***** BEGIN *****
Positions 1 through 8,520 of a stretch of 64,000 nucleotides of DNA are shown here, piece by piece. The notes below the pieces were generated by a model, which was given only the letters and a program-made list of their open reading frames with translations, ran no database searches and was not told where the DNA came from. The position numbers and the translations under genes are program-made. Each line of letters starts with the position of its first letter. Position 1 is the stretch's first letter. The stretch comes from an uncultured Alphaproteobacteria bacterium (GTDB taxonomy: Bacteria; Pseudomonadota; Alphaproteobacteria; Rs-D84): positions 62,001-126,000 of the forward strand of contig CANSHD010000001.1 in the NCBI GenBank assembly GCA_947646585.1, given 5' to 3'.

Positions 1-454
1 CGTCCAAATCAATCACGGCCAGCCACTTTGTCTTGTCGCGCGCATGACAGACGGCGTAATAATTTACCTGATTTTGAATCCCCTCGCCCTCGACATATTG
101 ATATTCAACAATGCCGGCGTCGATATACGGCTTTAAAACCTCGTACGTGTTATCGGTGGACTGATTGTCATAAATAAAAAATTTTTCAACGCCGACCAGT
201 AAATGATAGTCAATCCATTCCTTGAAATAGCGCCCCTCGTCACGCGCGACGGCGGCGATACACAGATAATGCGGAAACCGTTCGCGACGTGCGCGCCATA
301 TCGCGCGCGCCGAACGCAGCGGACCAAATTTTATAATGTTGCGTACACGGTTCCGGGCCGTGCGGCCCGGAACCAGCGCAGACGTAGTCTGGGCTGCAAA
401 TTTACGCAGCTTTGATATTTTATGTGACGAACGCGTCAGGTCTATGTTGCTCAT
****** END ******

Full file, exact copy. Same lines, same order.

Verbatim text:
Positions 1 through 8,520 of a stretch of 64,000 nucleotides of DNA are shown here, piece by piece. The notes below the pieces were generated by a model, which was given only the letters and a program-made list of their open reading frames with translations, ran no database searches and was not told where the DNA came from. The position numbers and the translations under genes are program-made. Each line of letters starts with the position of its first letter. Position 1 is the stretch's first letter. The stretch comes from an uncultured Alphaproteobacteria bacterium (GTDB taxonomy: Bacteria; Pseudomonadota; Alphaproteobacteria; Rs-D84): positions 62,001-126,000 of the forward strand of contig CANSHD010000001.1 in the NCBI GenBank assembly GCA_947646585.1, given 5' to 3'.

Positions 1-454
1 CGTCCAAATCAATCACGGCCAGCCACTTTGTCTTGTCGCGCGCATGACAGACGGCGTAATAATTTACCTGATTTTGAATCCCCTCGCCCTCGACATATTG
101 ATATTCAACAATGCCGGCGTCGATATACGGCTTTAAAACCTCGTACGTGTTATCGGTGGACTGATTGTCATAAATAAAAAATTTTTCAACGCCGACCAGT
201 AAATGATAGTCAATCCATTCCTTGAAATAGCGCCCCTCGTCACGCGCGACGGCGGCGATACACAGATAATGCGGAAACCGTTCGCGACGTGCGCGCCATA
301 TCGCGCGCGCCGAACGCAGCGGACCAAATTTTATAATGTTGCGTACACGGTTCCGGGCCGTGCGGCCCGGAACCAGCGCAGACGTAGTCTGGGCTGCAAA
401 TTTACGCAGCTTTGATATTTTATGTGACGAACGCGTCAGGTCTATGTTGCTCAT